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After World War II, I returned to Madison where, from 1939 to 1942, I had been a resident physician in the University of Wisconsin’s Department of Anesthesia. In the spring of 1946, I was sitting in the office of Department Chair Ralph Waters, MD, when in walked Dr Herman Schumm, Professor and Director of Marquette University Medical School’s Department of Orthopedic Surgery. He was also Professor of Orthopedic Surgery at the University of Wisconsin and a member of the Dean’s Committee at Marquette. He said Marquette was looking for an anesthesiologist to head up its Department of Anesthesia and to serve as Senior Consultant in Anesthesia at the Veterans Administration Hospital in Milwaukee. Waters pointed to me and said, “There’s your man.”

William E. Scheckler, MD; Gordon Tuffli, MD; Don Schalch, MD; Archie MacKinney, MD; Edward Ehrlich, MD
The Class Mentor Program at the University of Wisconsin Medical School: A Unique and Valuable Asset for Students and Faculty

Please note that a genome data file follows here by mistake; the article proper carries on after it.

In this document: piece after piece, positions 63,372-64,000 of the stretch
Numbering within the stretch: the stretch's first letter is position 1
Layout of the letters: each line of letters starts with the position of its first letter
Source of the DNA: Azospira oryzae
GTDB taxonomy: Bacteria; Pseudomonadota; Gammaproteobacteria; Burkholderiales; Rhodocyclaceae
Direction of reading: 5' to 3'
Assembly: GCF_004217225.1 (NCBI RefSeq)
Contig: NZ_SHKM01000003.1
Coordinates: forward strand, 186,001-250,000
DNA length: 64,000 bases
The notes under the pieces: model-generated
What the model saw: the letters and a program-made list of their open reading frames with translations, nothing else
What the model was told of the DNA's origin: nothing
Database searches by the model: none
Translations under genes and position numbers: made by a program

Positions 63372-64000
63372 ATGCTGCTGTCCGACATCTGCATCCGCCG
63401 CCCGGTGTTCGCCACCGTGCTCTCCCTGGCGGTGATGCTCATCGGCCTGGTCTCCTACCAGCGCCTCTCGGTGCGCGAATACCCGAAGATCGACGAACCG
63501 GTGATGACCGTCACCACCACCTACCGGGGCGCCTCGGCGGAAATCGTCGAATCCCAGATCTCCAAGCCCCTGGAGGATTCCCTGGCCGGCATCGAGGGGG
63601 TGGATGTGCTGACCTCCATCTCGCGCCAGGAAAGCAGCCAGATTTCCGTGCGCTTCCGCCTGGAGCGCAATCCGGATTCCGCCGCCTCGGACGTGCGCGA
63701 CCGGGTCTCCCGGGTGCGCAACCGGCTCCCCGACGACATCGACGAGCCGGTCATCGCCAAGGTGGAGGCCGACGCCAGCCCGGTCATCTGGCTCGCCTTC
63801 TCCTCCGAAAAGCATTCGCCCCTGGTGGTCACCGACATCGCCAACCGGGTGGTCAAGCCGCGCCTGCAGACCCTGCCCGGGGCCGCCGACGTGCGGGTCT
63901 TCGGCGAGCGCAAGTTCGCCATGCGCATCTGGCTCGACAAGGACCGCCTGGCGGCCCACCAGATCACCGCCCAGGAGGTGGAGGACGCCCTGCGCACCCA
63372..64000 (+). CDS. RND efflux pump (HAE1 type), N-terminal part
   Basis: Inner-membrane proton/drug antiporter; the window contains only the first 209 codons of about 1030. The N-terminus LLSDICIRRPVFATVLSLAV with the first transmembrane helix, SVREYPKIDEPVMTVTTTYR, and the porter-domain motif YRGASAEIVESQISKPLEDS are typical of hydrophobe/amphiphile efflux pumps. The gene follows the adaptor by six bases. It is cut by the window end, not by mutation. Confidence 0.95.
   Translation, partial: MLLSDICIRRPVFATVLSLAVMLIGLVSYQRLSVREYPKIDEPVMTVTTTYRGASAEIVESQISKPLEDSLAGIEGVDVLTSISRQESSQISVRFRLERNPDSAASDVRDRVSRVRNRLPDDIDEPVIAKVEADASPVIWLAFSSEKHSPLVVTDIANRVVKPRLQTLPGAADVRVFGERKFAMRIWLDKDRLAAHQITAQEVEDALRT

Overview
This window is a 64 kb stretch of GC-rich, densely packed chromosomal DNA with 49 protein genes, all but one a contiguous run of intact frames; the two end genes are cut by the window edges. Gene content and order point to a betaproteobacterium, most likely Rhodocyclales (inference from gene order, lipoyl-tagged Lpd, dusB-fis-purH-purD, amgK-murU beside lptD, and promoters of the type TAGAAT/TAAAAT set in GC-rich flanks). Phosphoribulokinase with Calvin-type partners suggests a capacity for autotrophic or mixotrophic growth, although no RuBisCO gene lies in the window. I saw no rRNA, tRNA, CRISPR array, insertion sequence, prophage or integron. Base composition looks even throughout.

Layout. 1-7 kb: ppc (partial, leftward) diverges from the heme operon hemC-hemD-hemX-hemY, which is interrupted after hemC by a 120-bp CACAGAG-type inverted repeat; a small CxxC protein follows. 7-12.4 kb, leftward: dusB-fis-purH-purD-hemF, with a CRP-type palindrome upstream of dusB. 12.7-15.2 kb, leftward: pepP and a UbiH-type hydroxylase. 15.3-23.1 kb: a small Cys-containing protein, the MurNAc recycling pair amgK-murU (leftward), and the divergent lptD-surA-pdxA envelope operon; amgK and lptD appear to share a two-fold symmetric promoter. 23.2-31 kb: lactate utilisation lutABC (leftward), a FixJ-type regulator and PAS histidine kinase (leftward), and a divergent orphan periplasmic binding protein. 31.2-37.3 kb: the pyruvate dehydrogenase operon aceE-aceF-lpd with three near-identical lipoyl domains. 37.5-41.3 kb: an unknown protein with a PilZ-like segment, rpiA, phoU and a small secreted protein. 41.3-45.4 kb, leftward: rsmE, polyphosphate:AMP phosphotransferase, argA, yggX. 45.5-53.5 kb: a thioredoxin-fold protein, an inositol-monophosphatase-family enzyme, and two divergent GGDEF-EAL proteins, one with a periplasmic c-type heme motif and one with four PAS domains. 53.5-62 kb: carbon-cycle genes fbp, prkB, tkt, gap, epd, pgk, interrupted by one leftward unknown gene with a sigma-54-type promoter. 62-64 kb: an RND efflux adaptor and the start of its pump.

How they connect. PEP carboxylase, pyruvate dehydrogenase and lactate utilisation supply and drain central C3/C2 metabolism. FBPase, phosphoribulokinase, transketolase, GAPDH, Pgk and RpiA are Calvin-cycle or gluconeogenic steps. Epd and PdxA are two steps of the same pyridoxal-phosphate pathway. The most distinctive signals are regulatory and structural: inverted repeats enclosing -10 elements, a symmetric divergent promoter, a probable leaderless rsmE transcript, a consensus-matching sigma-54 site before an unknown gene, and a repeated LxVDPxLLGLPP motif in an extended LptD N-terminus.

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There is a paucity of published data on mentor programs for medical students. The University of Wisconsin Medical School has 19 years of experience with a unique Class Mentor Program. A single mentor is dedicated to each class of incoming medical students. The mentor attends all classes in the first 2 years and varied clinical venues in later years, following the class all 4 years through graduation. The mentors appointed have been experienced physicians who tend to be in the later years of their careers. As of 2003, 16 such mentors have been appointed. One mentor has taken 2 classes. Available survey data from students who have graduated demonstrate that most graduates recall their own mentor to have been a positive influence to student medical training. A recent accreditation review commended the Class Mentor Program as a unique help to students and to medical school curriculum evaluation. Five of the more recent mentors describe herein their own assessment of the Class Mentor Program and they encourage other medical schools to consider such a program for their own institutions.

John W. Beasley, MD; Ben-Tzion Karsh, PhD; François Sainfort, PhD; Mary Ellen Hagenauer, BA; Lucille Marchand, MD
Quality of Work Life of Family Physicians in Wisconsin’s Health Care Organizations: A WReN Study